Thanks for reading and I will update soon. Should you have any comments related to my approach please feel free to post as they might help me and other DIY'ers willing and crazy enough to attempt this fix that might read this thread in the future. The first time always take longer. Maybe I will get another G5 and do a repair on it so I can have another great workhorse of a machine. Ram is cheap enough to load up a new machine. Ah...to dream
|Mar 8, 2011, 01:35 PM||#5|
Sorry to hear you broke the block. Sorry I stopped reading after that but I do have an extra block if you want it, just send me your address and I'll send it to you.
I'll read the rest of your post later when I get more time.
Browsing the forums from my Powerbook G4
|Mar 16, 2011, 02:13 AM||#6|
LCS refilled and testing for leaks
First, I haven't forgotten about the photos of this repair that I said I will post. I just wanted to get down on virtual paper of the trials and tribulations of what has been quite a journey and it isn't over yet.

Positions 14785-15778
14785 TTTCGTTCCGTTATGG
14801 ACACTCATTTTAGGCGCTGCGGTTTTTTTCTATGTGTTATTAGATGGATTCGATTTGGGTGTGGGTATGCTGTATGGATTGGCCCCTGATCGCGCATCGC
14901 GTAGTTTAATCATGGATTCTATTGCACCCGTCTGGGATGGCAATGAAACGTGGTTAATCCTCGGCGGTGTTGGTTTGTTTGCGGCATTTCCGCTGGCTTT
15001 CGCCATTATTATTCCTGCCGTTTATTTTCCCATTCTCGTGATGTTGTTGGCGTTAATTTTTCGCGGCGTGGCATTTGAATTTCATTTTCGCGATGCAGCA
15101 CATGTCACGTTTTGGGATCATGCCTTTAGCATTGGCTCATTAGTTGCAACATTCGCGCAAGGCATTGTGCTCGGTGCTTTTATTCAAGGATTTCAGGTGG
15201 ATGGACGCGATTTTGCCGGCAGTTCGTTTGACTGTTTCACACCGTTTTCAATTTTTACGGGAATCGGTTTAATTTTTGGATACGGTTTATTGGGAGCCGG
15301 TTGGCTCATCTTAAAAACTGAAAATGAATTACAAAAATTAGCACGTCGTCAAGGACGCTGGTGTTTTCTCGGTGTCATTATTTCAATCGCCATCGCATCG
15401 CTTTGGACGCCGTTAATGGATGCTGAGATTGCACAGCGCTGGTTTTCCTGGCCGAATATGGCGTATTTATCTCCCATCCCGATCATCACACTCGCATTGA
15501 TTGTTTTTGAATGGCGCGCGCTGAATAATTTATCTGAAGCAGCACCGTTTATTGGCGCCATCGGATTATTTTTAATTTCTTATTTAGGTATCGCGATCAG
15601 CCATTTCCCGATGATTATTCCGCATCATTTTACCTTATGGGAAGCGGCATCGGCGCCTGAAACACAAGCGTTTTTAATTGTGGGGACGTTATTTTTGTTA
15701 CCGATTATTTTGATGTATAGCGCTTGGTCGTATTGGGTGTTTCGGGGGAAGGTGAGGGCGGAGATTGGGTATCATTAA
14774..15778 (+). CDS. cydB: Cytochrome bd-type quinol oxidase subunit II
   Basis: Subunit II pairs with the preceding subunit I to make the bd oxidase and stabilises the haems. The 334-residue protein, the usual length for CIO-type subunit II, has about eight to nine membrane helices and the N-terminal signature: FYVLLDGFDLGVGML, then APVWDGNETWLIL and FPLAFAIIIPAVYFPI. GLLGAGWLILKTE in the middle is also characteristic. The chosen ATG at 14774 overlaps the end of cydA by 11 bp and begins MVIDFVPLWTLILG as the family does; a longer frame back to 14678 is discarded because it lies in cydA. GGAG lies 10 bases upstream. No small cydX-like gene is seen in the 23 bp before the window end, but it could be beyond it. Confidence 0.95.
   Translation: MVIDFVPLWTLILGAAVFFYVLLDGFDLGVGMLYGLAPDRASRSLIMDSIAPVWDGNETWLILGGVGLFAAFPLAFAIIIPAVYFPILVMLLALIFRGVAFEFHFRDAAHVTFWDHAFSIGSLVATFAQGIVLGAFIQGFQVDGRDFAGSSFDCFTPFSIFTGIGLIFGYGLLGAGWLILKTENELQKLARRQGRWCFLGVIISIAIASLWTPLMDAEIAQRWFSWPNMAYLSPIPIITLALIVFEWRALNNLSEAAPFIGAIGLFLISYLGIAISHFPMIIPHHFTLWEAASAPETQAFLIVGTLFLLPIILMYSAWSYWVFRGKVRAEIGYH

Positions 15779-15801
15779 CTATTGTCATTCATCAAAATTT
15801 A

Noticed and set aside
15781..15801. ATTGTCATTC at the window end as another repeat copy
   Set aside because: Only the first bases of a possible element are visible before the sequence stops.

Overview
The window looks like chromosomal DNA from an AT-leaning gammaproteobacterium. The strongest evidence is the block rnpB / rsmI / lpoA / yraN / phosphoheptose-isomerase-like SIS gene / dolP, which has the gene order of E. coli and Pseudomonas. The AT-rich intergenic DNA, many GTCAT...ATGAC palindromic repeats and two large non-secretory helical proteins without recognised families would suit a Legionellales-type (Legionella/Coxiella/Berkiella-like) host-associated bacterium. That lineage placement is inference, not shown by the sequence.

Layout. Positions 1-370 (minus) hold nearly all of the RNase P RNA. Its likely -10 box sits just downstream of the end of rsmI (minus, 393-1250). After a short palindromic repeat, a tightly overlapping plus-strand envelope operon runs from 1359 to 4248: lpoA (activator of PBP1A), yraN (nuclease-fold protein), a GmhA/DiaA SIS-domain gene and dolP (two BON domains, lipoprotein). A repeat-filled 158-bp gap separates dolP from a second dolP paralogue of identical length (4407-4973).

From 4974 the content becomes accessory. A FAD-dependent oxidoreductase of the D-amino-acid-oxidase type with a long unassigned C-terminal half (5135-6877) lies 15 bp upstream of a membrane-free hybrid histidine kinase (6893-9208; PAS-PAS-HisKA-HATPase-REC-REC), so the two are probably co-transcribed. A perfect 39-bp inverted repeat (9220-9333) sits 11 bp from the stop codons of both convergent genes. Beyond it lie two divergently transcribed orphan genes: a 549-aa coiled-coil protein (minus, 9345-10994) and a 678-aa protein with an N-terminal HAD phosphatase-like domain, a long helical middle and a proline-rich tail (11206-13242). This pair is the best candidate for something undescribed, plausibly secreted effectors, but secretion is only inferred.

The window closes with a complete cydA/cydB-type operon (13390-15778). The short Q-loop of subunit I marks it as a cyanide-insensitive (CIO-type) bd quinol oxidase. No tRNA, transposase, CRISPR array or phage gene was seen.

When we last left our hero he was waiting for the very technically specific piece for his super computer commonly known as....wait for it....THE O-RING!
So the new O-Ring fits like a charm. Let the reassembly begin!
I used jewelry cleaner to get the junk out from in between the copper blades of the heat block after I used an exacto knife to go between the blades and scrape out gunk. I was careful to not bend the blades to much but just enough to get the knife in.
I put in the new O-Rings and used automotive gasket sealant before attaching the heat blocks to the LCS. Be sure to tighten the screws uniformly so the gasket sealant makes a good tight seal. The repair I did on the broken plastic lead that connects tubing so the coolant can come into contact with the heat block worked like a charm. Another note here is if you use plumbing clamp on the plastic parts be sure that the large part of the clamp, where you use your screwdriver to tighten the clamp, isn't moving the plastic part off center. If you don't have the plastic part screw holes lined up with the metal screw holes in the LCS plate you won't be able to screw the heat block plates back. If you remember that little tid bit then you just saved yourself 30 or so minutes trying to fit a screwdriver or needle nose pliers into the middle of a bunch of metal and rubber tubing to move the clamp.